This January 2008 accident report is provided by the National Transportation Safety Board. Published as an educational tool, it is intended to help pilots learn from the misfortunes of others.
Aircraft: Beech Bonanza. Location: Selma, Calif. Injuries: 1 Fatal. Aircraft damage: Destroyed.
What reportedly happened: The airplane was on an IFR flight plan although the weather was VFR. The pilot complied with ATC’s clearance to turn to the south-southeast in a steady 900-foot-per-minute climb. About four minutes after departure the pilot requested to leave the frequency for one minute, which the controller approved. The airplane vanished from radar four minutes later. A witness on the ground stated that he saw the airplane “disintegrate” in flight. It was determined that the airplane had entered a 5,400-foot-per-minute or greater rate of descent. The airplane wreckage was distributed along a 1,541-foot-long north-south debris field in the vicinity of the last radar return.
Examination of the wreckage did not reveal any evidence of a pre-existing airframe, engine, or flight control anomaly. The pilot had a history of episodic incapacitating pain, diabetes requiring insulin, the use of multiple potentially impairing medications, and a history of alcohol abuse. The pilot had not noted the pain, the diabetes, or the medications used to treat these conditions on his most recent application for a medical certificate.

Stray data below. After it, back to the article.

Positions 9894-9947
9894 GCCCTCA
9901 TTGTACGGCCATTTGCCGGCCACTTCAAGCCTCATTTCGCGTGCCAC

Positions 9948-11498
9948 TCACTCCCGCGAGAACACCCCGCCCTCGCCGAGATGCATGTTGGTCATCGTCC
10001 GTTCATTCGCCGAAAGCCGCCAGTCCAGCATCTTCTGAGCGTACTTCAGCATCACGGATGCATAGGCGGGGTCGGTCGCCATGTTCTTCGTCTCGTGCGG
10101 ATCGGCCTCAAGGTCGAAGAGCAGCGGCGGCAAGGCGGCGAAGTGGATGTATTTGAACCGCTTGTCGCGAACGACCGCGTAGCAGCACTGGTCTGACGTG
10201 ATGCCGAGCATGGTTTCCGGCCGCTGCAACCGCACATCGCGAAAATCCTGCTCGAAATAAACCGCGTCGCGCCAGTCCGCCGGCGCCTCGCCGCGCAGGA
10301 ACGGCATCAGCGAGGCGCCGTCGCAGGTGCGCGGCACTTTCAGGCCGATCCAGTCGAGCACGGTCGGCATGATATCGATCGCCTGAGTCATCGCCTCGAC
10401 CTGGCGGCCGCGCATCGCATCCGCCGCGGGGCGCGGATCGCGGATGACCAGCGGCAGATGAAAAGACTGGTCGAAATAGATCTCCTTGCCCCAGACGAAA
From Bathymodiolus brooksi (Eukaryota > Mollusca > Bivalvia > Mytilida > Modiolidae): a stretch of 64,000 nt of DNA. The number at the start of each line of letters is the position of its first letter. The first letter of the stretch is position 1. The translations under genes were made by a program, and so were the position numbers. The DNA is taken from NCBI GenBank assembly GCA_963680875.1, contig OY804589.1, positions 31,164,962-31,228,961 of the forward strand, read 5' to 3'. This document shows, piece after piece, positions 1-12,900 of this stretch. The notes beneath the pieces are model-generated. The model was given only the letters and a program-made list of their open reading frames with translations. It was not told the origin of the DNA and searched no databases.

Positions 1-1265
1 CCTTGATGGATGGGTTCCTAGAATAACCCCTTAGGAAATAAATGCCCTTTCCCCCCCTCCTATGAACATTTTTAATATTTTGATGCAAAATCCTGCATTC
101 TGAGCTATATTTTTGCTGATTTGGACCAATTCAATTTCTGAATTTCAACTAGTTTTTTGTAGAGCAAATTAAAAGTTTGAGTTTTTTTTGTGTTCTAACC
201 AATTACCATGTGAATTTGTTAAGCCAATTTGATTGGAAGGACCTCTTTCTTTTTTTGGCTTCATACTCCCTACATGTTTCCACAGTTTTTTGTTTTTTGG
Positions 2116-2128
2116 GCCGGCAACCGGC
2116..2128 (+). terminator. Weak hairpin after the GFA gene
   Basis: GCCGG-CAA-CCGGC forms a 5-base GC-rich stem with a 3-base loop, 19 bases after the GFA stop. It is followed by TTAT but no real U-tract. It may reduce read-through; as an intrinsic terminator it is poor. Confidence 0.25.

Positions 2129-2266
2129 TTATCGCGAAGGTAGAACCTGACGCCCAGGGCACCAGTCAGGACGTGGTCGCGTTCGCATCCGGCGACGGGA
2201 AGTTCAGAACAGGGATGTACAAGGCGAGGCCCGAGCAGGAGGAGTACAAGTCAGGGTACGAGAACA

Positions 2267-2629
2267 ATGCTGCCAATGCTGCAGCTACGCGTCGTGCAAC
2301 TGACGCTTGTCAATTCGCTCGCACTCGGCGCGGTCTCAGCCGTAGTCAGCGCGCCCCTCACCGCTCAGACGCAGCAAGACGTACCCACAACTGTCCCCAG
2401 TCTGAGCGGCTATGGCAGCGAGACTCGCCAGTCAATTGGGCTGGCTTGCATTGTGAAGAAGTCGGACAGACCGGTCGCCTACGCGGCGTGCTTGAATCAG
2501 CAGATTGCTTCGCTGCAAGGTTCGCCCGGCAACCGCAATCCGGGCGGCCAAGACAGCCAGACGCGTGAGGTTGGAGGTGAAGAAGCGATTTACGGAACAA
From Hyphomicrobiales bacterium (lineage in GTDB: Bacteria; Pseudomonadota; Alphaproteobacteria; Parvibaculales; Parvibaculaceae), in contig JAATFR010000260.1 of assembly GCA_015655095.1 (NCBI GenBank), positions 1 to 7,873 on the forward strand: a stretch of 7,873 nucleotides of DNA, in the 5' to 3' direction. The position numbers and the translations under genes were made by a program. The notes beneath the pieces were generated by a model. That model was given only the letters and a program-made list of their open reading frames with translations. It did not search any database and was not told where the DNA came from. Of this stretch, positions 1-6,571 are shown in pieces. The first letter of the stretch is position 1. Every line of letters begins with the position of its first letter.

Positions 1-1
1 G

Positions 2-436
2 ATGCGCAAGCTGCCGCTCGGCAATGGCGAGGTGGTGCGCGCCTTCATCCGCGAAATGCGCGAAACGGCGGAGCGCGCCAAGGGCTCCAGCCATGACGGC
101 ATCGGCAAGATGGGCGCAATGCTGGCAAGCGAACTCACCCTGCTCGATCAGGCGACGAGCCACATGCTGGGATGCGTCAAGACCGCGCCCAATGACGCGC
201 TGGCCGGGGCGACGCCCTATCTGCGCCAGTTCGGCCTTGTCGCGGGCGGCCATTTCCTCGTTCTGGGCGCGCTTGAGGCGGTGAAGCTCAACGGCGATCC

The pilot’s FAA medical records did note a history of driving while intoxicated in 1992, but the FAA had not requested any additional details surrounding the pilot’s alcohol use. The pilot had been drinking alcohol within hours of the flight, and the forensic toxicology report was consistent with a blood alcohol level of approximately 0.07% at the time of the accident, sufficient to have resulted in impairment.
The toxicology report also was consistent with the use of multiple prescription medications that are potentially impairing, but no blood was available for evaluation and it was therefore not possible to estimate when the medications might have been most recently used or whether the pilot may have been impaired by the medication or by interactions between those medications and alcohol.
Probable cause: The pilot’s failure to maintain control, resulting in the in-flight break-up of the airplane due to aerodynamic overload. Contributing factors included the pilot’s impairment due to multiple medical conditions and recent use of alcohol.
For more information: NTSB.gov